The actual calculations of the value of news content to Google rely largely on a 2023 study by Fehr Advice and Partners commissioned by news publishers in Switzerland. The authors of the Fehr Advice study reference a 2022 book that included statistics showing that 50-60 percent of internet searches (the U.S. authors lock on to 50 percent) are “information searches” (rather than transaction or navigation searches). Because of their “quality, completeness, and trustworthiness,” the study’s authors argue that all of these “information searches” entail news results. (Apparently, the authors have never heard of Wikipedia, one of many online sources of information and one which often appears at the top of information searches.) This is another source of overstatement. Fehr Advice also conducted an online behavioral experiment that culminated in asking respondents whether they would “prefer” to see search results with or without news content in them: 70 percent of respondents reported that they would prefer search results with news. But in their calculations, the U.S. researchers translated this stated preference among users into actual demand among searches. That is, they assumed that 70 percent of all searches that include news results – that is, all “information searches” – are the result of “demand” for news content. This is likely a significant overcall on what proportion of searches specifically call for news content.
In other words, the U.S. researchers multiply these two estimates:
The 50 percent of all searches that are information searches
(deemed “news searches”)
The 70 percent of research respondents that said they’d prefer to see news in their search
(deemed “demand for news” in searches)
35 percent of “all demand for searches in the U.S. is from users seeking news media content”
Further, despite agreement among platforms and publishers that advertisers are less likely to advertise on news content, the authors assume that advertising occurs at an equal rate and price on these searches as on, for example, transaction searches that actually lead to a purchase. This is another source of overstatement, and it leads to the highly unlikely conclusion that 35 percent of Google’s total U.S. ad revenue is associated with news content.
These spoils then need to be split between the platforms and publishers somehow. The authors refer to “insights from the economics of bargaining” to justify the use of a 50/50 split of the estimated news-based advertising revenue between publishers and platforms. Et voila: $10-12 billion. The “insights” come down to this: One possible outcome of any two-party negotiation is 50/50. There’s no evidence of why this would be the most likely, or even the fairest, outcome in this negotiation. In fact, the six historical benchmarks they reference as support are all from traditional media licensing agreements – from 15 years ago.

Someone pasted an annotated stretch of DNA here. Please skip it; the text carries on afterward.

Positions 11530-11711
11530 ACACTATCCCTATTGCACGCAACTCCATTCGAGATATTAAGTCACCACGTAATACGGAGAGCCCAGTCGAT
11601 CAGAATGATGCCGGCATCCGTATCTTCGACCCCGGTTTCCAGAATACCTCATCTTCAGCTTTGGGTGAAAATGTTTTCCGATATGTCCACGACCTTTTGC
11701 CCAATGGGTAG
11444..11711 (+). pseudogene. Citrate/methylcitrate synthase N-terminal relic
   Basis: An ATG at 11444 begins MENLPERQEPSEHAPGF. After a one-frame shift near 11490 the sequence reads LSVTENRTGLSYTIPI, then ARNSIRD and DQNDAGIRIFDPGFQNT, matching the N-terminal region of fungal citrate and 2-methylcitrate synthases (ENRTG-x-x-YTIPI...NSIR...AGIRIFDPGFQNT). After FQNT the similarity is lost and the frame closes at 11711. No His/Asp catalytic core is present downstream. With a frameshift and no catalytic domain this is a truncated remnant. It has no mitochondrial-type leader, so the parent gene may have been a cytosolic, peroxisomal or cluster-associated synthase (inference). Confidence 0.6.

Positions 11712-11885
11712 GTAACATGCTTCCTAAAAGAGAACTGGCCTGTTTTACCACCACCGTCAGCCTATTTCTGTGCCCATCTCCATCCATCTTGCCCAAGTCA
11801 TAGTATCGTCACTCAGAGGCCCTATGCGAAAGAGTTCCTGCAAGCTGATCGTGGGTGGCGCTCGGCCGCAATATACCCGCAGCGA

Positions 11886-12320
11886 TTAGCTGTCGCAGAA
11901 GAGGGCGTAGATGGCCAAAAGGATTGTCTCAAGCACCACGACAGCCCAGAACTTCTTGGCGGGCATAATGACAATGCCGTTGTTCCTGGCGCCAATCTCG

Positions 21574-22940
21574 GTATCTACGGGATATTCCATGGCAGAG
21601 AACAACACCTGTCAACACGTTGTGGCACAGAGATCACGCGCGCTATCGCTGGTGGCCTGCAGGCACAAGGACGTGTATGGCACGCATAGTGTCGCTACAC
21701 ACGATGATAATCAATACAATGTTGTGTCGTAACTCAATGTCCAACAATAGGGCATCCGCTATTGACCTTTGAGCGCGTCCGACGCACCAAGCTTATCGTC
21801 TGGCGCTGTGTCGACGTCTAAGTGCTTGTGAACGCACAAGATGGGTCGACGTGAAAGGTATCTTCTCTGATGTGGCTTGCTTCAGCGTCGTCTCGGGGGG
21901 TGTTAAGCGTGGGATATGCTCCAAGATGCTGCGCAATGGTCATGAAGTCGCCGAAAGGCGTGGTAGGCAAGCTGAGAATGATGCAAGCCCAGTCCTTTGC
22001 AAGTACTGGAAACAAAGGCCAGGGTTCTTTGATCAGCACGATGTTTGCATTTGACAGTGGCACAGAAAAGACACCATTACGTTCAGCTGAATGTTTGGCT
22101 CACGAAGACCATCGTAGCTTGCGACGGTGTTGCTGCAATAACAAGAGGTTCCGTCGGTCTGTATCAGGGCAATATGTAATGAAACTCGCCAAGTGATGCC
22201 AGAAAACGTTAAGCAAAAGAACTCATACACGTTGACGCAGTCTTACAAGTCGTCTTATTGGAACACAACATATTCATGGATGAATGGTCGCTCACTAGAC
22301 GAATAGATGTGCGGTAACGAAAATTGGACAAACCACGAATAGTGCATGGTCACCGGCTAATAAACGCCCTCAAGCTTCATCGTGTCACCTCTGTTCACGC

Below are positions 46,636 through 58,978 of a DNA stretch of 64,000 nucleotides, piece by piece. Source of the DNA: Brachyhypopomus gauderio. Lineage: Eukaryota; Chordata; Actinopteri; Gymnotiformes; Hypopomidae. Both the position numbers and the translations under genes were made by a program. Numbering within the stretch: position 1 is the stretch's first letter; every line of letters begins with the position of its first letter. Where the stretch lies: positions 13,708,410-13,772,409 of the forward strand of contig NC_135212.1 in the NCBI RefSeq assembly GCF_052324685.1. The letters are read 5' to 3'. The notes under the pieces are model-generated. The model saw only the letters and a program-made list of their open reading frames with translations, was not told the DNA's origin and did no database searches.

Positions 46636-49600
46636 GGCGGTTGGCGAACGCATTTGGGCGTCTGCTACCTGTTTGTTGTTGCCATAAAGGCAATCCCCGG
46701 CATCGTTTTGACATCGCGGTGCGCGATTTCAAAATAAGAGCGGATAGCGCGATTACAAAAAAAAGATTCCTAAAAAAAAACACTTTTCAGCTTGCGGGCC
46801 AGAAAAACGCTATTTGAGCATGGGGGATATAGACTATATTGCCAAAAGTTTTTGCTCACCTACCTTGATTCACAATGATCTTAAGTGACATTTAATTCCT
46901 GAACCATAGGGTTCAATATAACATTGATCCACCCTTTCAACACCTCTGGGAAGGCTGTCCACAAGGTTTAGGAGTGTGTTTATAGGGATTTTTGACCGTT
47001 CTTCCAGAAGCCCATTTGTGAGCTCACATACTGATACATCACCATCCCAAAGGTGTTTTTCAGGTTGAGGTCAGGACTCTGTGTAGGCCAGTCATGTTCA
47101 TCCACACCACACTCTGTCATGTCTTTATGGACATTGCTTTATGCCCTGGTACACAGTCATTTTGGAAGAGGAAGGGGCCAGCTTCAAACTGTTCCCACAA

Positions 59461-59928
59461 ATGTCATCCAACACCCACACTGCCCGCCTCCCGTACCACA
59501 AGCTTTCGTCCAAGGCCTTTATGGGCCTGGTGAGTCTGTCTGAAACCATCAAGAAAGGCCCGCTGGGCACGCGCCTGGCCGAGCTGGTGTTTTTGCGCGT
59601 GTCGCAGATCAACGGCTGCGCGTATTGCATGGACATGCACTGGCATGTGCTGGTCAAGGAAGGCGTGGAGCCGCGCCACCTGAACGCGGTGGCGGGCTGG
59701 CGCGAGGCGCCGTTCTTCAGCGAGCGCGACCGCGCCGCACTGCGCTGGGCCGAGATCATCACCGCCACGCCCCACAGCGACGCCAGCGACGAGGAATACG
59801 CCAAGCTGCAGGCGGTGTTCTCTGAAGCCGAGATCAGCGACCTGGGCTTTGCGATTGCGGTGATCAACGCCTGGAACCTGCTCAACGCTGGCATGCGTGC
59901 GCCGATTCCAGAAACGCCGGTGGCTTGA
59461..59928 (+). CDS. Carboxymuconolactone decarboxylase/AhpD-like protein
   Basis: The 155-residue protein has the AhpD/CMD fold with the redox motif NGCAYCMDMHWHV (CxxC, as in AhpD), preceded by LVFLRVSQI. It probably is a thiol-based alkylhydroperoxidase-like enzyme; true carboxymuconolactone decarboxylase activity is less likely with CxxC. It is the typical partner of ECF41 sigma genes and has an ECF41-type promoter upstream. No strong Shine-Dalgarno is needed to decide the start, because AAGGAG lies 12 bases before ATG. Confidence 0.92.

The calculations of what Facebook “owes” publishers use a similarly layered approach. The authors use a series of Facebook financial filings, industry advertising market data, and a different study about news consumption habits to estimate the share of time each respondent spent on Facebook consuming news. Again, all the data on news consumption was self-reported. This resulted in an estimate of Facebook’s “ad revenue from news consumption” – and again, despite agreement among platforms and publishers that this is less conducive to advertising, it was assumed that ads occurred at the same rate on news as other forms of content. The researchers then again assigned publishers 50 percent of it: $2 billion. This division is subject to the same caveats as the one for Google.
Let’s end where we began: We agree Google and Facebook have too much market power in digital advertising. We agree there should be more transparency about the existing agreements between platforms and publishers and more platform data available to researchers. We have advocated for various proposals, including our own, to fund local journalism using Big Tech money, and we have supported litigation and legislation to break up the power of these advertising duopolies. But enough of the battling data designed to support a fundamentally flawed proposition. The Journalism Competition and Preservation Act is the wrong solution, and trying to estimate the unjust enrichment of platforms is the wrong approach. We need policy solutions based on public interest obligations, as my colleague Harold Feld has written, and the incalculable value of news to the public.